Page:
LANDOVER, Md. (AP) _ In a move tinged with racial politics, a predominantly black school district in a suburb of Washington withdrew a speaking invitation to Clarence Thomas, the only black justice on the Supreme Court.

Thomas' invitation to address a June 10 awards ceremony at the Thomas Pullen Creative and Performing Arts School was withdrawn after a school board member complained that Thomas' work on the court had hurt black people.

``Justice Thomas has not represented the interests of black people during his tenure on the Supreme Court,'' said Prince George's County school board member Kenneth E. Johnson, who also is black.

``He is determined to make black youths' lives harder than was his or mine by removing mechanisms such as affirmative action that benefited him throughout his adult life,'' Johnson said.

The incident was ``another indication of the continuing alienation of the black community from Justice Thomas,'' said Georgetown University law professor Mark Tushnet, a frequent critic of the justice.

Thomas, who replaced liberal Thurgood Marshall, has established himself as one of the high court's most politically conservative justices. He has voted to curtail affirmative action programs aimed at giving special help to racial minorities, and to make it harder to draw election districts aimed at giving minorities greater political clout.

Thomas, who had no comment on the controversy, frequently plays host at his Supreme Court offices for informal meetings with local school groups, many of them predominantly black. He often offers talks aimed at inspiring young students to achieve their academic potential.

Parents of children at the school, which includes kindergarten through grade eight, were divided on whether the invitation should have been rescinded.

Parent Ann Jackson said it would have been a rare opportunity for many of the black students to hear from a Supreme Court justice.

``You can disagree with someone's politics, but that doesn't mean you have the right to censor what they say,'' she said. ``Children are smart, they know when someone is speaking from their heart, and Mr. Thomas should have gotten the opportunity to say what he had to say.''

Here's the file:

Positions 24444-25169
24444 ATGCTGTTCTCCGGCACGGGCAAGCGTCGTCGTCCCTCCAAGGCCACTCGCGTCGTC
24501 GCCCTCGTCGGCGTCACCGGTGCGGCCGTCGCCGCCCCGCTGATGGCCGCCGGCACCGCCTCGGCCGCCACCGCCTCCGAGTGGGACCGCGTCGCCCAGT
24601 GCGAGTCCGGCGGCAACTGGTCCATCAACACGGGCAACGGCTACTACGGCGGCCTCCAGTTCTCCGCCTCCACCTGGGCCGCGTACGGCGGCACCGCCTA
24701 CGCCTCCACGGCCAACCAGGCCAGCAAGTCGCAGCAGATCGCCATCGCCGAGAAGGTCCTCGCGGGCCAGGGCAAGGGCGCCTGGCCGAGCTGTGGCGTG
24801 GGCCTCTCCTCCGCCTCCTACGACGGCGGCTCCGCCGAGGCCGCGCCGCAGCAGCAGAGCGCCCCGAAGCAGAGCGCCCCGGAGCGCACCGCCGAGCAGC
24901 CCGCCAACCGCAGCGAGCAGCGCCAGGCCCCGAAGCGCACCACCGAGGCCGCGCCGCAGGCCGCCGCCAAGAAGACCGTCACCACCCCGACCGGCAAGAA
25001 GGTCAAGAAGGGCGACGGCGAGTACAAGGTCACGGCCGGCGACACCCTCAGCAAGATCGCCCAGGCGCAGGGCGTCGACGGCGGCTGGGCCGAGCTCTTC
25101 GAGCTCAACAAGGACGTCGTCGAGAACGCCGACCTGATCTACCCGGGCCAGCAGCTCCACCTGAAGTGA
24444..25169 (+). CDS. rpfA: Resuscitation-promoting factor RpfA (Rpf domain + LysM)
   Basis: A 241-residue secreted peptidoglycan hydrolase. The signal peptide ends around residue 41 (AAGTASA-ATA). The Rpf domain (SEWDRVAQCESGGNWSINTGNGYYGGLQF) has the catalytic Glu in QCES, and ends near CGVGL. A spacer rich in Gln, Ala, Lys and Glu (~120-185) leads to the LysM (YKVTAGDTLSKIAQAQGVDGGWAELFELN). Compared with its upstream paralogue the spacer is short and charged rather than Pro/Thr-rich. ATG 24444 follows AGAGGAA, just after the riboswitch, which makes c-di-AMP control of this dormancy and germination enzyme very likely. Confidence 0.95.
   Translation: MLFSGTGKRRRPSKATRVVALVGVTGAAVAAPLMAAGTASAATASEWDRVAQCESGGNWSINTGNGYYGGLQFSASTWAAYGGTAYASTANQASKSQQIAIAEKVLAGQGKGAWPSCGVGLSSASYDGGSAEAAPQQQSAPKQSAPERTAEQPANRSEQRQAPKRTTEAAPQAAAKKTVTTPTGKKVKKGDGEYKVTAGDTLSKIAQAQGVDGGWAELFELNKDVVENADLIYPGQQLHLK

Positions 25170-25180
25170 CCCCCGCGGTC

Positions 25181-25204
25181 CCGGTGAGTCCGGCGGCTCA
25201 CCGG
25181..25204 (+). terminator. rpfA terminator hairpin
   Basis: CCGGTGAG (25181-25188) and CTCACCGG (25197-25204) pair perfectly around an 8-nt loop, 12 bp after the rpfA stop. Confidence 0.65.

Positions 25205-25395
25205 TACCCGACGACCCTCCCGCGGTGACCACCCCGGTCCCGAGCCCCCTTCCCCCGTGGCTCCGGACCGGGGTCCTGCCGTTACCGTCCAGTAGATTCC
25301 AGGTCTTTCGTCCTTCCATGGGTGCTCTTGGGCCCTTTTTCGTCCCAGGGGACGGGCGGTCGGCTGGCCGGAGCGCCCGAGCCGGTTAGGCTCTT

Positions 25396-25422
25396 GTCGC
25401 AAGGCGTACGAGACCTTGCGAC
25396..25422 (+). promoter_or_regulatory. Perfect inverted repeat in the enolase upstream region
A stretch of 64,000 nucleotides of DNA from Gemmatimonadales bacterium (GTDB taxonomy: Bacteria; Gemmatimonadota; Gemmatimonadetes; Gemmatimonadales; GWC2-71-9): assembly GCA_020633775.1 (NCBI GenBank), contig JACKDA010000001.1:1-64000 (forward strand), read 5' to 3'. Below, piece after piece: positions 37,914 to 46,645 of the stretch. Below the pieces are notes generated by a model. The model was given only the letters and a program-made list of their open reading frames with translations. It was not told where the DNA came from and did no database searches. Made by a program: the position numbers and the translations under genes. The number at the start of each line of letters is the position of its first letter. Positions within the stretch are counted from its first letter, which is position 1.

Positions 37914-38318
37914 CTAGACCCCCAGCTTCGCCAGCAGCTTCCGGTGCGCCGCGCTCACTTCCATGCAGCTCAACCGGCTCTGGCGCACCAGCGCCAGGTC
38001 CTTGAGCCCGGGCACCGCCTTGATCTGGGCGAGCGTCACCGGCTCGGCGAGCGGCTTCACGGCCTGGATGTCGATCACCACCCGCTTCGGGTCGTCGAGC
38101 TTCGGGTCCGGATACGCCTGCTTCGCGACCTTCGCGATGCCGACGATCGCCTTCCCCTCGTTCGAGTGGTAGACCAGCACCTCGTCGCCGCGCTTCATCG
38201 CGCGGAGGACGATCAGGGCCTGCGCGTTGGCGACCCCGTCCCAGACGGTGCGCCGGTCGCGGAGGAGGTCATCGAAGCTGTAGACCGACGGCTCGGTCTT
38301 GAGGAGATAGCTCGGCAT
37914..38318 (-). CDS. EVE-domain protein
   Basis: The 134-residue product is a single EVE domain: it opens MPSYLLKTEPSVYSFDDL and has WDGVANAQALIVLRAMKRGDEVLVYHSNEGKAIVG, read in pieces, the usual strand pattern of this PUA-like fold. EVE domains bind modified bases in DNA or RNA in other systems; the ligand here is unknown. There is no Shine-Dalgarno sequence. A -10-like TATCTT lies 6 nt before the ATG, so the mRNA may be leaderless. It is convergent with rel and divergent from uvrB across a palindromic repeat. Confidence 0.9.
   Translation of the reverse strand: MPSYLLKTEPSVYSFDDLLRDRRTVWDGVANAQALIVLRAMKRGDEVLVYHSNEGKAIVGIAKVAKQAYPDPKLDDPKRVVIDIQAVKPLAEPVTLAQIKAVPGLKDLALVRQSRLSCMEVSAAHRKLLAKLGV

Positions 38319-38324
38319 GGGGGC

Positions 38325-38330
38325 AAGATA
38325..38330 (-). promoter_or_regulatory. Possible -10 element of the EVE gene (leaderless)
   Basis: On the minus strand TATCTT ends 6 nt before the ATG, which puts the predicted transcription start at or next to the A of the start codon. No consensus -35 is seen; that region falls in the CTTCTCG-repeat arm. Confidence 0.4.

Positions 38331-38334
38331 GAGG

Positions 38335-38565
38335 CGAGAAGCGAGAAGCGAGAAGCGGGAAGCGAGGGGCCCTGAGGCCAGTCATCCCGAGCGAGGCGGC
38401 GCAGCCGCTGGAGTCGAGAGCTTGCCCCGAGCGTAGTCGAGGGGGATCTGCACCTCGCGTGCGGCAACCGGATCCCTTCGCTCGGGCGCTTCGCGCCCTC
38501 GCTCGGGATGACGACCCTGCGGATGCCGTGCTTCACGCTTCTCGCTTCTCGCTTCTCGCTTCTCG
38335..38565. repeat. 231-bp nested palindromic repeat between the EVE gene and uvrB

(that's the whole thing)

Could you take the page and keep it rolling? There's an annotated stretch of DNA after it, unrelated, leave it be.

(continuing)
And parent Marie Smith said, ``Anybody who didn't want to hear what he had to say could have gotten up to leave before he spoke, or could have stayed home.''

But Stuart Scott, who said he has two children at the school, said he agreed with the stand that Johnson took.

``Blacks have had to fight in the streets and in the courts to win their rights and dignity as human beings, and now the second black Supreme Court justice wants to turn the clock back,'' said Scott. ``No, he should not have been invited to speak.''

Johnson said he and two other black board members initially discussed organizing a boycott of the event. And school system spokesman W. Christopher Cason said there also had been some outside resistance to Thomas' appearance, which had been arranged by Principal Kathy Kurtz, who is white.

Cason said several parents of students, and others in the community, had indicated to Superintendent Jerome Clark, who is black, that ``they would participate in any demonstrations protesting Justice Thomas' appearance.''

``If that had occurred, it would have detracted from the students' achievements, and the superintendent didn't want anything to occur that would have focused attention away from the students,'' Cason said.

Prince George's County has 772,000 residents, a little more than half of whom are black. With an average household income of $50,988, it is the most affluent predominantly black community in the nation.

In 1992, Thomas canceled an appearance at Seton Hall University's law school after learning that a women's group was planning a protest.

Early on, small and peaceful protest demonstrations occasionally accompanied his appearance on college campuses.

Last year, he spoke at the University of Mississippi, Brigham Young, Pepperdine and Louisiana State universities, and no protests were reported.